decided: June 16, 1976.
JOHN ZACEK AND WORKMEN'S COMPENSATION APPEAL BOARD
REPUBLIC STEEL CORPORATION AND COMMONWEALTH OF PENNSYLVANIA. REPUBLIC STEEL CORPORATION, APPELLANT
Appeal from the Order of the Workmen's Compensation Appeal Board in case of John Zacek v. Republic Steel Corp. and Commonwealth of Pennsylvania, No. A-70516.
Linton L. Moyer, with him Ralph A. Davies, and Thomson, Rhodes & Grigsby, for appellant.
Benjamin L. Costello, with him Kenneth J. Yablonski, and James N. Diefenderfer, for appellees.
President Judge Bowman and Judges Mencer and Rogers, sitting as a panel of three. Opinion by Judge Mencer. Judge Kramer did not participate in the decision in this case.
[ 25 Pa. Commw. Page 200]
Republic Steel Corporation appeals to this Court from an order of the Workmen's Compensation Appeal Board (Board) affirming a referee's grant of occupational disease benefits to John Zacek (Zacek).*fn1 Zacek filed his claim petition and was awarded benefits pursuant to the new occupational disease provisions of The Pennsylvania Workmen's Compensation Act, Act of June 2, 1915, P.L. 736, as amended, 77 P.S. § 1 et seq. (Act).*fn2 Our scope of review is the same as
[ 25 Pa. Commw. Page 201]
that followed in workmen's compensation injury cases; namely, where, as here, the Board has affirmed an award of a referee, we are limited to a determination of whether there is substantial competent evidence in the record to support any necessary findings of fact and whether the Board or referee has committed an error of law. See Workmen's Compensation Appeal Board v. Auto Express, Inc., 21 Pa. Commonwealth Ct. 559, 346 A.2d 829 (1975).
Zacek had been employed in Pennsylvania as a coal miner for well over forty-five years. During his last seventeen years in the mines, Zacek was an employee of Republic Steel. The referee found that Zacek's last day of employment with Republic Steel was December 31, 1973. The referee also found that on July 2, 1974, Zacek gave notice to Republic Steel of his alleged disability due to coal worker's pneumoconiosis. The referee further found Zacek totally disabled and therefore awarded benefits as provided in the Act.
In its appeal of the award, Republic Steel has preserved as its only issue for our review whether Zacek gave timely notice of his disability within the 120-day limitations period imposed by Section 311 of the Act, 77 P.S. § 631. Both parties have extensively briefed and competently argued the causes of their respective interpretations of the new provisions of Section 311. Unfortunately, we are unable to reach the merits of their arguments because of the absence of necessary findings by the referee.
As amended in 1972, Section 311 provides: "Unless the employer shall have knowledge of the occurrence of the injury, or unless the employe or someone in his behalf, or some of the dependents or someone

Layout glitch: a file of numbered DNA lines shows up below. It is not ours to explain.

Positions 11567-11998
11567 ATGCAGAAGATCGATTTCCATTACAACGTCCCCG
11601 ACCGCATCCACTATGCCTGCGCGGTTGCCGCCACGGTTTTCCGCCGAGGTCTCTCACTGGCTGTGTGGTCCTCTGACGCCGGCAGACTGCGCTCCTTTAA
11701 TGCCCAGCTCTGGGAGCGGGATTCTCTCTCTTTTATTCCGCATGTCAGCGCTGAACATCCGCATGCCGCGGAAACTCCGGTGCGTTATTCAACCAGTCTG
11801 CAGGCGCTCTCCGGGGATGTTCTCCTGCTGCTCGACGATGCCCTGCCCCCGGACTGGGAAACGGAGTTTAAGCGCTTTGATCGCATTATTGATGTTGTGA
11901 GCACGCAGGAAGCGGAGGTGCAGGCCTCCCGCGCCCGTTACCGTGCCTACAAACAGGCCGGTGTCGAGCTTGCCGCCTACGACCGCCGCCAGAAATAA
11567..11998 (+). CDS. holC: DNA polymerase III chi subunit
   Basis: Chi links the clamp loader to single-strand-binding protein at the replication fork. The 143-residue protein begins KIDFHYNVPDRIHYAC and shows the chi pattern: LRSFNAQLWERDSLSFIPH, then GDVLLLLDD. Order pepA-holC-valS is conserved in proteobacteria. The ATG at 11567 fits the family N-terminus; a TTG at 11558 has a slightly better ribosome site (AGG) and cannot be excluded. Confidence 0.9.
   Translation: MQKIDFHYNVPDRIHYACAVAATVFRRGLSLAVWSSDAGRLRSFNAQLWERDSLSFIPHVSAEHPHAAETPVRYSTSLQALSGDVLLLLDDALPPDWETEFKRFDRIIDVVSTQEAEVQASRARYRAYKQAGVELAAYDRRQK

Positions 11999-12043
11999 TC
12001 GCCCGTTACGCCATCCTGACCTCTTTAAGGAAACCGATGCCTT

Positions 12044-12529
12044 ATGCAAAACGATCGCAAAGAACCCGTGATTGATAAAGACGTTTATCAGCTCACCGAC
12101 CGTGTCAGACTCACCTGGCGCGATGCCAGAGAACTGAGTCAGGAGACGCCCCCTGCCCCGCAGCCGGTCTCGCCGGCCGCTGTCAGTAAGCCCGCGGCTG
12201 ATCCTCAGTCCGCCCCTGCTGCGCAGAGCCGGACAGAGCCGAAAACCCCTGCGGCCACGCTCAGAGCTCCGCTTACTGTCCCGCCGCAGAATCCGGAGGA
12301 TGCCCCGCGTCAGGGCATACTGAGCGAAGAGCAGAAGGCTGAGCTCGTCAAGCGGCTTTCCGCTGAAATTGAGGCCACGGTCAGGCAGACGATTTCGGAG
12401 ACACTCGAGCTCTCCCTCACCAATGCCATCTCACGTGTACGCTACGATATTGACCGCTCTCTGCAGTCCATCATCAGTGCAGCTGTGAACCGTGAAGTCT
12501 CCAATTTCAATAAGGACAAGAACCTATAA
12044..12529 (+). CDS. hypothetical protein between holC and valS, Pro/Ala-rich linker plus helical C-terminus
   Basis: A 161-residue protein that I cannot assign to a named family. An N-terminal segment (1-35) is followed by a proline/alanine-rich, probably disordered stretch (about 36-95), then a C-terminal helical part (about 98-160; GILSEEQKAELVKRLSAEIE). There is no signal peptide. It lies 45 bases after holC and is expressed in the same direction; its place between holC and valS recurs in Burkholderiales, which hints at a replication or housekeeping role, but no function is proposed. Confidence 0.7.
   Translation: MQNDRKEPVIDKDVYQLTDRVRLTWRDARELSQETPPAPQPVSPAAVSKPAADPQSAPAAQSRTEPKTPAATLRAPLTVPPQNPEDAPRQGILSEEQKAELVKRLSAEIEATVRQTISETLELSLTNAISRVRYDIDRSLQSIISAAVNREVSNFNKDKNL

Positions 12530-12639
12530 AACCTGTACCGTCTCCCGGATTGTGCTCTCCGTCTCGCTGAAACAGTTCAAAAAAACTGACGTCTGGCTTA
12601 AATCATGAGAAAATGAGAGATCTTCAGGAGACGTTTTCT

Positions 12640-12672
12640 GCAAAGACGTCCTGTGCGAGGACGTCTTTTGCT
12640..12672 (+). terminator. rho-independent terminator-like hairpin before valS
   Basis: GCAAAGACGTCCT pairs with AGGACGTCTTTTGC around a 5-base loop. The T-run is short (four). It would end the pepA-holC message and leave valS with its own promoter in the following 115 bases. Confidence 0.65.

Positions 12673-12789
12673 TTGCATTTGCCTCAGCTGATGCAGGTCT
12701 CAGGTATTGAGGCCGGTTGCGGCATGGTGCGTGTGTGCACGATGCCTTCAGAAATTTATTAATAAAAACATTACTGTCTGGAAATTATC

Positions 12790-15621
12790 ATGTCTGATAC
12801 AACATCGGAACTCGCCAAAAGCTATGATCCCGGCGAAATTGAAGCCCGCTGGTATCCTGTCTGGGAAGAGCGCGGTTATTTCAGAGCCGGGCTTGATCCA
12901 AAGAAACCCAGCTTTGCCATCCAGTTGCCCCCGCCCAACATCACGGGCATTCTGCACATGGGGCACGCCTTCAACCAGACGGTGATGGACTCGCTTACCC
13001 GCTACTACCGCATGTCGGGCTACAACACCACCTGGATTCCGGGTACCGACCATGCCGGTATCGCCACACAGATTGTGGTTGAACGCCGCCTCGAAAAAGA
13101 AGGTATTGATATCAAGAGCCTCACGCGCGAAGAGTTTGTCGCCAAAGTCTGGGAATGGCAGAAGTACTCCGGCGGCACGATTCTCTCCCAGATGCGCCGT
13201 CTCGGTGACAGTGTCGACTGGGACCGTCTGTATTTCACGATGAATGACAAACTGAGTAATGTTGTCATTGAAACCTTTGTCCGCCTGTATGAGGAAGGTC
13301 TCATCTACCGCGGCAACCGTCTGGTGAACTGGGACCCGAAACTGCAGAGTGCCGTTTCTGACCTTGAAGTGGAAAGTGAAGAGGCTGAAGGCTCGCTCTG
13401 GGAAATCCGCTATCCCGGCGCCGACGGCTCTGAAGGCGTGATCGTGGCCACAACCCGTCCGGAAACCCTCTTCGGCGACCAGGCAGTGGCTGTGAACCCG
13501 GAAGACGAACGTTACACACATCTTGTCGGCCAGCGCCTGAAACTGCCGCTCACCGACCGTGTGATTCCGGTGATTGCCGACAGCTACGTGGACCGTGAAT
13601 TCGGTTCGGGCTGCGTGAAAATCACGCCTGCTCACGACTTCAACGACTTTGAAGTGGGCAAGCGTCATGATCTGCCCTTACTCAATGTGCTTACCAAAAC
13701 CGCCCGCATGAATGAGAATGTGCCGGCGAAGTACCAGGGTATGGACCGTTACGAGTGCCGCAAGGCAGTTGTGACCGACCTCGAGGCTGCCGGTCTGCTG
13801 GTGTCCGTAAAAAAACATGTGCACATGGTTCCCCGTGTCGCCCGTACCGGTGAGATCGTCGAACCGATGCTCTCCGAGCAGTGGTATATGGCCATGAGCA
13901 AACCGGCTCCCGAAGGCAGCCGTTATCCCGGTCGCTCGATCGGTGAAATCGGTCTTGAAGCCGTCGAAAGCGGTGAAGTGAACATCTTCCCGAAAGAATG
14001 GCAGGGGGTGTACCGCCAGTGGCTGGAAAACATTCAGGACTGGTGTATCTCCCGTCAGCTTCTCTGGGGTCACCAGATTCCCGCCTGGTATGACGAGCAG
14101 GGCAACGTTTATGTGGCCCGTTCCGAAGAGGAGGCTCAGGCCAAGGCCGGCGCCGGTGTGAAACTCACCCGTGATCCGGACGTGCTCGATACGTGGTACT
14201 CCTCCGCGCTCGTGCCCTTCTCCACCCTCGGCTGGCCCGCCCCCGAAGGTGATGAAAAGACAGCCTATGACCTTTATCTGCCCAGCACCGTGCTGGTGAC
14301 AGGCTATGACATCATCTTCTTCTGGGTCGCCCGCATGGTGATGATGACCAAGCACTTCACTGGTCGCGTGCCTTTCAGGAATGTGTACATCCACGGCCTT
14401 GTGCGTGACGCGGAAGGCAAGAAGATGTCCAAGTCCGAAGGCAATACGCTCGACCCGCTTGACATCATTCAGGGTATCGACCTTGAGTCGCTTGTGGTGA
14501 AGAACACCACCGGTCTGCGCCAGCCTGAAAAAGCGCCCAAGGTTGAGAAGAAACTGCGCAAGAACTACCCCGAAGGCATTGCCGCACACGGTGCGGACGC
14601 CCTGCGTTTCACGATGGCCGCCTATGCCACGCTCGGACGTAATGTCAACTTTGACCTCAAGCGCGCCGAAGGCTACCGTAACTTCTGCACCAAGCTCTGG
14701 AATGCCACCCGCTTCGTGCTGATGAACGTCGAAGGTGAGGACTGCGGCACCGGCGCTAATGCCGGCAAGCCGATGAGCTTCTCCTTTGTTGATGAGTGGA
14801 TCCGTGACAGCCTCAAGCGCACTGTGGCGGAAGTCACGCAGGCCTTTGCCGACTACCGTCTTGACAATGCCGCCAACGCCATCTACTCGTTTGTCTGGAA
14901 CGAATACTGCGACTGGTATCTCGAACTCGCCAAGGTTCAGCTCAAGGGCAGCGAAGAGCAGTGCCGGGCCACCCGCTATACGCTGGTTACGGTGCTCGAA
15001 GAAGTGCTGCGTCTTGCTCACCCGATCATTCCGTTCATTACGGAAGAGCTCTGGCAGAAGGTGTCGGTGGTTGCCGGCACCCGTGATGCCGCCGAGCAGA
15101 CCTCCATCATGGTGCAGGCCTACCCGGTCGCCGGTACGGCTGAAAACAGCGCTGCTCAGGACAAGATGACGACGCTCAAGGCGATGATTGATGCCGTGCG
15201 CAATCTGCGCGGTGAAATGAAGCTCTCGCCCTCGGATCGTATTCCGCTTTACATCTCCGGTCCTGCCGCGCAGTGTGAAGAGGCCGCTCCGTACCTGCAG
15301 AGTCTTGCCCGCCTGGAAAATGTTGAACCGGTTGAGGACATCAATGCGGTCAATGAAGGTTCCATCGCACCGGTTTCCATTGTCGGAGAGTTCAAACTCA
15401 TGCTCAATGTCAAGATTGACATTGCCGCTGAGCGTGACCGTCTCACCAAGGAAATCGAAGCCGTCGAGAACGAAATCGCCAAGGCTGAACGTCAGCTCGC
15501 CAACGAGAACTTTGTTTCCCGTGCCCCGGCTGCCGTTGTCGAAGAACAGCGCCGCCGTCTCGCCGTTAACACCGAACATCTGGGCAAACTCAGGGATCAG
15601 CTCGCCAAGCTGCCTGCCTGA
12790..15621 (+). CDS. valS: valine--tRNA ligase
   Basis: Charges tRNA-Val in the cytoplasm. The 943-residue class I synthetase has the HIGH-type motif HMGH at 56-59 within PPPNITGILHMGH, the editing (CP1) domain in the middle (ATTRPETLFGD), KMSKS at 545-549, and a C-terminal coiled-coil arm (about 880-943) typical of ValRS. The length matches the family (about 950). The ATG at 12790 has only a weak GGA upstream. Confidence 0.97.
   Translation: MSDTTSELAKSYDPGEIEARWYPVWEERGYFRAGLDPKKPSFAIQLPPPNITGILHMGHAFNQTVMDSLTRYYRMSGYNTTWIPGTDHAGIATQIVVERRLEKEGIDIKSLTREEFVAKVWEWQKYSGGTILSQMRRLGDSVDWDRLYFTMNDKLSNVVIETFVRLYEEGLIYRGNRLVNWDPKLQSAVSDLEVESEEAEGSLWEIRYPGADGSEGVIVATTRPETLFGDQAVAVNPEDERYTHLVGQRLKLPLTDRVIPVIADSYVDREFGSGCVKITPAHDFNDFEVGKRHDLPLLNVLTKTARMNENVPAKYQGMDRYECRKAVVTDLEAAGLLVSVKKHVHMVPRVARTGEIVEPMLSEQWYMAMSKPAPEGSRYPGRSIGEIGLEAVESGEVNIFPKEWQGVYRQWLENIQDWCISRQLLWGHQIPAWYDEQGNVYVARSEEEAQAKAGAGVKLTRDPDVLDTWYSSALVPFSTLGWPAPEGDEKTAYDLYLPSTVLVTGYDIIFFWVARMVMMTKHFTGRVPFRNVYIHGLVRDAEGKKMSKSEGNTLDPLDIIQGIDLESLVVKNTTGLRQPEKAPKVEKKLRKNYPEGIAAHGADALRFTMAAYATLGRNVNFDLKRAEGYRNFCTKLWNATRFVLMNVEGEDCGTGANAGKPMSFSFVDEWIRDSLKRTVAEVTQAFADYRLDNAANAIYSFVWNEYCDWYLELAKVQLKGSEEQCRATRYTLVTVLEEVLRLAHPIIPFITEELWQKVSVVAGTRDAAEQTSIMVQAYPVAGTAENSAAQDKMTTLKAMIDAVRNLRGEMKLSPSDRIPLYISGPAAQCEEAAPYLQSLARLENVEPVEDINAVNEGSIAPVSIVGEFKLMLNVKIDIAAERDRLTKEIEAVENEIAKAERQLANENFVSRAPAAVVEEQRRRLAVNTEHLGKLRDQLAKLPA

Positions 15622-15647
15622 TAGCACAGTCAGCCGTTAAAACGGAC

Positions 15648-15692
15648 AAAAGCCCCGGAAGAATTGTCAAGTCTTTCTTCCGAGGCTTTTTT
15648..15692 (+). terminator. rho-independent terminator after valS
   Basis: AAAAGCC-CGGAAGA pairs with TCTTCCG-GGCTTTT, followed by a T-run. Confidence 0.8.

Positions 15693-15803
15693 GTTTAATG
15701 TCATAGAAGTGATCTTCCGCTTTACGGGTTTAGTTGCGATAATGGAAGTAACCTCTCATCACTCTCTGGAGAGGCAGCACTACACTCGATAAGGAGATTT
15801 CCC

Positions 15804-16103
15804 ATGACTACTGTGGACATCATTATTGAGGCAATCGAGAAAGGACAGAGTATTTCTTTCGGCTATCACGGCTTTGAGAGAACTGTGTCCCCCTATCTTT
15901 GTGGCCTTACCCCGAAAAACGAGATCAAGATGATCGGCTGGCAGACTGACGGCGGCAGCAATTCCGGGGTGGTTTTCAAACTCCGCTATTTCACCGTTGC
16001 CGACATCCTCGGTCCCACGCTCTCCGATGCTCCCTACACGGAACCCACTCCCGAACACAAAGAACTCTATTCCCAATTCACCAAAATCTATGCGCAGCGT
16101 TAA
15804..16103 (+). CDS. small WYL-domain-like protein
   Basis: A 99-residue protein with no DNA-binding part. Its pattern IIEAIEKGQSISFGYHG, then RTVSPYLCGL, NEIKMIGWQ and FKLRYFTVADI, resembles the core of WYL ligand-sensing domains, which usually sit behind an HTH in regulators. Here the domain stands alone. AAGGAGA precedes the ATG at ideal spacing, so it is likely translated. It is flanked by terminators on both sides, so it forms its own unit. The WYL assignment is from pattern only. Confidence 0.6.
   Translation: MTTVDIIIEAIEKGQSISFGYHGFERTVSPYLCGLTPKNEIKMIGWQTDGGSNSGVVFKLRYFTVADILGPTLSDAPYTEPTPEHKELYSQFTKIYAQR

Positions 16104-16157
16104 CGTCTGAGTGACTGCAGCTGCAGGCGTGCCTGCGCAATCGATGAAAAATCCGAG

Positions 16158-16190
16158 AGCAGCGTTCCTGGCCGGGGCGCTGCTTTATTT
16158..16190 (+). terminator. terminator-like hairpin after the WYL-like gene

[ 25 Pa. Commw. Page 202]
in their behalf, shall give notice thereof to the employer within twenty-one days after the injury, no compensation shall be due until such notice be given, and, unless such notice be given within one hundred and twenty days after the occurrence of the injury, no compensation shall be allowed. However, in cases of injury resulting from ionizing radiation or any other cause in which the nature of the injury or its relationship to the employment is not known to the employe, the time for giving notice shall not begin to run until the employe knows, or by the exercise of reasonable diligence should know, of the existence of the injury and its possible relationship to his employment. The term 'injury' in this section means, in cases of occupational disease, disability resulting from occupational disease."
Here the referee failed to make any findings concerning when Zacek knew or should have known of the existence of his disability resulting from an occupational disease and the disability's possible relationship to his employment. From the time Zacek filed his claim petition, Republic Steel has pursued its contention that notice was untimely. Yet for some reason the referee failed to respond to that contention. The Board, in apparent recognition of the referee's omission, did, without taking any additional evidence, set forth findings relevant to those issues. However, the law clearly prohibits the Board from making findings without first taking additional evidence. See Workmen's Compensation Appeal Board v. Penn Brook Milk Company, 22 Pa. Commonwealth Ct. 371, 349 A.2d 533 (1975). We are therefore compelled to remand this matter so that the factfinder can properly make relevant findings on the Section 311 issue.
And Now, this 16th day of June, 1976, it is ordered that the record in this case be remanded to the Workmen's
[ 25 Pa. Commw. Page 203]
Compensation Appeal Board which shall proceed in a manner not inconsistent with this opinion.
Judge Kramer did not participate in the decision in this case.